In such a stochastic environment, our analysis yields another surprising finding. Under the optimal policy, a lockdown or similar measures to foster social distancing are followed by their opposite, namely, policies to stimulate activity and promote interaction. In other words, lockdowns are followed by ‘inverse lockdowns’. This reversal result is quite general and follows directly from the presence of ‘dynamic externalities’ – i.e. the fact that individuals do not internalise the effects of their actions on aggregate infection dynamics.
Early on in an epidemic, dynamic externalities are negative as infections push society closer to the pandemic nadir with high costs due to both peak infections and measures to contain them. The optimal policy response thus amounts to slowing infections down. But later in time, the dynamic externalities turn positive. As individuals themselves adopt social distancing measures to avoid the private costs of catching the disease, they disregard the fact that society must undergo a minimum number of infections for the epidemic to come to a halt. At this point, infections exert a positive dynamic externality. When it is sufficiently strong (which is always the case in our analyses, eventually), the optimal policy amounts to an inverse lockdown.
Policy discussions and initiatives on temporary sales tax reductions, employment subsidies, or ‘back-to-work’ bonuses might have been a prelude to broader inverse lockdowns. In fact, our analysis suggests that inverse lockdowns constitute a key policy instrument. Calibrated to match features of the Covid-19 pandemic, our model implies that the welfare gains from optimal policy are substantial – in the order of 5% of life-time consumption – except if inverse lockdowns are not feasible. In that case the optimal (constrained) policy barely improves welfare relative to laissez faire.
Our analysis considers many other scenarios and identifies additional robust implications. As far as the pandemic endgame is concerned, it leaves policymakers with one key question: Will the pandemic end sooner rather than later? If the answer is yes, strict social distancing is likely to be optimal. Otherwise, it is not and, eventually, inverse lockdowns might constitute the instrument of choice.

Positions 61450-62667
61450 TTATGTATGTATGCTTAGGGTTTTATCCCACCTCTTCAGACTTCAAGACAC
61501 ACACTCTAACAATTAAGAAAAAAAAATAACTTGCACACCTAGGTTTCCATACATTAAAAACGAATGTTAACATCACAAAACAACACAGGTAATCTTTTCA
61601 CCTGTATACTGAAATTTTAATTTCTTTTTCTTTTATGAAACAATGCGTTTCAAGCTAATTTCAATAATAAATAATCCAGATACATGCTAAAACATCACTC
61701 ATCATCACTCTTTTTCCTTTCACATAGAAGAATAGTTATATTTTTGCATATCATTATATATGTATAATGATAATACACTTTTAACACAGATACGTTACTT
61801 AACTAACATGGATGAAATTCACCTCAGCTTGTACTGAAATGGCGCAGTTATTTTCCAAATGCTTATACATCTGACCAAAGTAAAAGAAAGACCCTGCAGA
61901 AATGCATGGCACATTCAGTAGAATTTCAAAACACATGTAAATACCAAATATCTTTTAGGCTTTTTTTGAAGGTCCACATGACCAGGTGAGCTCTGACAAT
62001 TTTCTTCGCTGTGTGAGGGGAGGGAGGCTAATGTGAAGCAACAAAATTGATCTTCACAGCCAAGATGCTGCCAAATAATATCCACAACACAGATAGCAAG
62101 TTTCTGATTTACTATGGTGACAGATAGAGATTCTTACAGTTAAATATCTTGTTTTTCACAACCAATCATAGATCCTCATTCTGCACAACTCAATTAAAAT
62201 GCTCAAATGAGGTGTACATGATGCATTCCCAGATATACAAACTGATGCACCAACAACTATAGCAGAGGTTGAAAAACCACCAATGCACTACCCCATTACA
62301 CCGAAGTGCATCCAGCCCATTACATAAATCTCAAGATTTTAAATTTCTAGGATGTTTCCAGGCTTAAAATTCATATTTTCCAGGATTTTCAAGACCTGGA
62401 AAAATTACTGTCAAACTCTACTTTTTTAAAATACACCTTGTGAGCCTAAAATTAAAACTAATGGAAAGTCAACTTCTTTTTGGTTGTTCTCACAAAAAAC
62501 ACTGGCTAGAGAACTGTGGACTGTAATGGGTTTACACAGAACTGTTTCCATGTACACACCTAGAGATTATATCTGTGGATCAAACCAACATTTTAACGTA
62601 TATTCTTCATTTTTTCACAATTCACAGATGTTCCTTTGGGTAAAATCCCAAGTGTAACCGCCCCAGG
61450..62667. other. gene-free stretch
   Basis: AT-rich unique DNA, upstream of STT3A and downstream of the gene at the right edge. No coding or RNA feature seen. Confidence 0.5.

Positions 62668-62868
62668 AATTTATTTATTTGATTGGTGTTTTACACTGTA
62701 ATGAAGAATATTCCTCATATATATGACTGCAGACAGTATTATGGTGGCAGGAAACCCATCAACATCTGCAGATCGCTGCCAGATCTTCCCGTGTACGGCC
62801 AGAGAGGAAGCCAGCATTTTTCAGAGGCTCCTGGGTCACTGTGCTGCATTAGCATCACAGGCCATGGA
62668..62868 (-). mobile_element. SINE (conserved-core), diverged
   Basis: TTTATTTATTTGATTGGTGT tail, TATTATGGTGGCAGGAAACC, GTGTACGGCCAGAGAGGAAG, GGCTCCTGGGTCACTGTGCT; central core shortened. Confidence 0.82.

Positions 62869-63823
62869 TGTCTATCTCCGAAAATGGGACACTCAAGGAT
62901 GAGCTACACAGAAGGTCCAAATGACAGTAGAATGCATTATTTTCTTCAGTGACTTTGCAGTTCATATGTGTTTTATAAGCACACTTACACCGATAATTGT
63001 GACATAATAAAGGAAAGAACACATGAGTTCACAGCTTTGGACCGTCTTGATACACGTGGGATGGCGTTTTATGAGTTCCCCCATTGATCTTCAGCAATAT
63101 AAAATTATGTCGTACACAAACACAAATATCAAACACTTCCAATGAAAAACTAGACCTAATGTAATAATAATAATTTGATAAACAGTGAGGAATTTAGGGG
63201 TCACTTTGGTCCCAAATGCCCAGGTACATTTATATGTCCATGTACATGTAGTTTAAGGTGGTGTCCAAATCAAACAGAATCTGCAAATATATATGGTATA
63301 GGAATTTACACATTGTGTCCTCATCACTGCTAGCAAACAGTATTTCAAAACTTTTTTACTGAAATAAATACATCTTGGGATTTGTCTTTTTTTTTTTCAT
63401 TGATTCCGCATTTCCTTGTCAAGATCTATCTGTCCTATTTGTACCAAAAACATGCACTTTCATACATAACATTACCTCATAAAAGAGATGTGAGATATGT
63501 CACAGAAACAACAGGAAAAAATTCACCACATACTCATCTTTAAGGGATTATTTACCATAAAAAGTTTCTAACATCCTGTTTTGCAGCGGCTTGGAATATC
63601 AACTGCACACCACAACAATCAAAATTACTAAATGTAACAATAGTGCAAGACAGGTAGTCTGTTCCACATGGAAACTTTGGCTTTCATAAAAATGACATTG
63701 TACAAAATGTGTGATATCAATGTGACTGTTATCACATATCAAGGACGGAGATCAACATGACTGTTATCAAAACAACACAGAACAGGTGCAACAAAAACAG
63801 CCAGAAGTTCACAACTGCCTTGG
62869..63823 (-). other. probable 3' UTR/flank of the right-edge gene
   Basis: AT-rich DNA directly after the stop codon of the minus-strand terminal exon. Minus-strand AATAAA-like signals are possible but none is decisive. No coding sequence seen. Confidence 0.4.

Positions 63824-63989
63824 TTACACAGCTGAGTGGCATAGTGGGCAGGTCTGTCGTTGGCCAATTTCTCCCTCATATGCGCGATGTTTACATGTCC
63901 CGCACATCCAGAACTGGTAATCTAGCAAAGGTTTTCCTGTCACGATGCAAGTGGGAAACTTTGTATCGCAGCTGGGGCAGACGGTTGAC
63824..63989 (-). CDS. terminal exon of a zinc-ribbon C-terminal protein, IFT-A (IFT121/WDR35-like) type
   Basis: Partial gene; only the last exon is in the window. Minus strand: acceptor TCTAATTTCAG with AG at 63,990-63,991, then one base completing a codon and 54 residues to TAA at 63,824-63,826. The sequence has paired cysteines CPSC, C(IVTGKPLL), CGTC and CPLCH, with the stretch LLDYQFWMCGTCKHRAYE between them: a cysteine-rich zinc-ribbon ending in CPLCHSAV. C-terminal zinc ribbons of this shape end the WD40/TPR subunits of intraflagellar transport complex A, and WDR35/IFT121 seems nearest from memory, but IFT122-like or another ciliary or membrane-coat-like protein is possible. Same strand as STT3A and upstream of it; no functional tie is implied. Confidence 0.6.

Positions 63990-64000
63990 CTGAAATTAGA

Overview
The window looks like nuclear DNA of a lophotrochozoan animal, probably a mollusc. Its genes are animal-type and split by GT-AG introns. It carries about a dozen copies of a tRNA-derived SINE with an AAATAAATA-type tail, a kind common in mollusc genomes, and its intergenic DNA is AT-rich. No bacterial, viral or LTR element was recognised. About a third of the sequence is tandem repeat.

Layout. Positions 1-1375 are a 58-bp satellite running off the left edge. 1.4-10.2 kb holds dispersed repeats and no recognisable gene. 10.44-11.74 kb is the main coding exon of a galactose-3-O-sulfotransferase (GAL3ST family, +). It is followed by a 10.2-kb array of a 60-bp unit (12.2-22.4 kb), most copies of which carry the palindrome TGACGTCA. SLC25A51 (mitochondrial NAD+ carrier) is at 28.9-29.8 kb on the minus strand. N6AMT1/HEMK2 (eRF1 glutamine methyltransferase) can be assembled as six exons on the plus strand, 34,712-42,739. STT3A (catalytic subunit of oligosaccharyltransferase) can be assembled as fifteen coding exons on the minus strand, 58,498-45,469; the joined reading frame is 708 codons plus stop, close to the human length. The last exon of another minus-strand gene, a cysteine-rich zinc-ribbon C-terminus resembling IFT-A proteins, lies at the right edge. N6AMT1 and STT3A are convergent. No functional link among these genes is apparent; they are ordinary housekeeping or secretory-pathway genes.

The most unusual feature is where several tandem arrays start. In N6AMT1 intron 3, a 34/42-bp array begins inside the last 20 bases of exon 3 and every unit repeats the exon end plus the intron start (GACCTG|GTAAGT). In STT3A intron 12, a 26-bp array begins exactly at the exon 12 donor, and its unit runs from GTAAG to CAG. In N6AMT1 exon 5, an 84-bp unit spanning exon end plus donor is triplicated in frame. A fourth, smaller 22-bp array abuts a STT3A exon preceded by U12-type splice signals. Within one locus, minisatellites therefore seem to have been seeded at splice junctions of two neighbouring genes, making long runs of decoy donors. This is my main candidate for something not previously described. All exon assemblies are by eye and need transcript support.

Eichenbaum, M S, S Rebelo and M Trabandt (2020), “The macroeconomics of epidemics”, NBER Working Paper 26882.
Gonzalez-Eiras, M and D Niepelt (2020a), “Tractable epidemiological models for economic analysis”, CEPR Discussion Paper 14791.
Gonzalez-Eiras, M and D Niepelt (2020b), “Optimally Controlling an Epidemic”, CEPR Discussion Paper 15541.
Kermack, W O and A G McKendrick (1927), “A contribution to the mathematical theory of epidemics”, Proceedings of the Royal Society, Series A 115(772): 700–721.
1 Eichenbaum et al. (2020) were among the first in the recent wave of work starting in March 2020 who showed that privately optimal behavioural responses, while slowing down infections, are far from sufficient to replicate the optimal societal response. Many other papers, often published in CEPR’s Covid Economics, have since made a similar case.
2 This also reflects an abundance of modelling approaches, based on different assumptions and with different foci, each with its specific advantages.
3 See also Gonzalez-Eiras and Niepelt (2020a). The epidemiological model due to Kermack and McKendrick (1927), which most other theoretical analyses build upon, features two endogenous state variables.
4 This also holds true for other reasons.
5 Our baseline model and a battery of robustness checks and extensions always imply optimal lockdowns in the early phase of the pandemic, for three to four months, with activity reductions by 25% to 40%.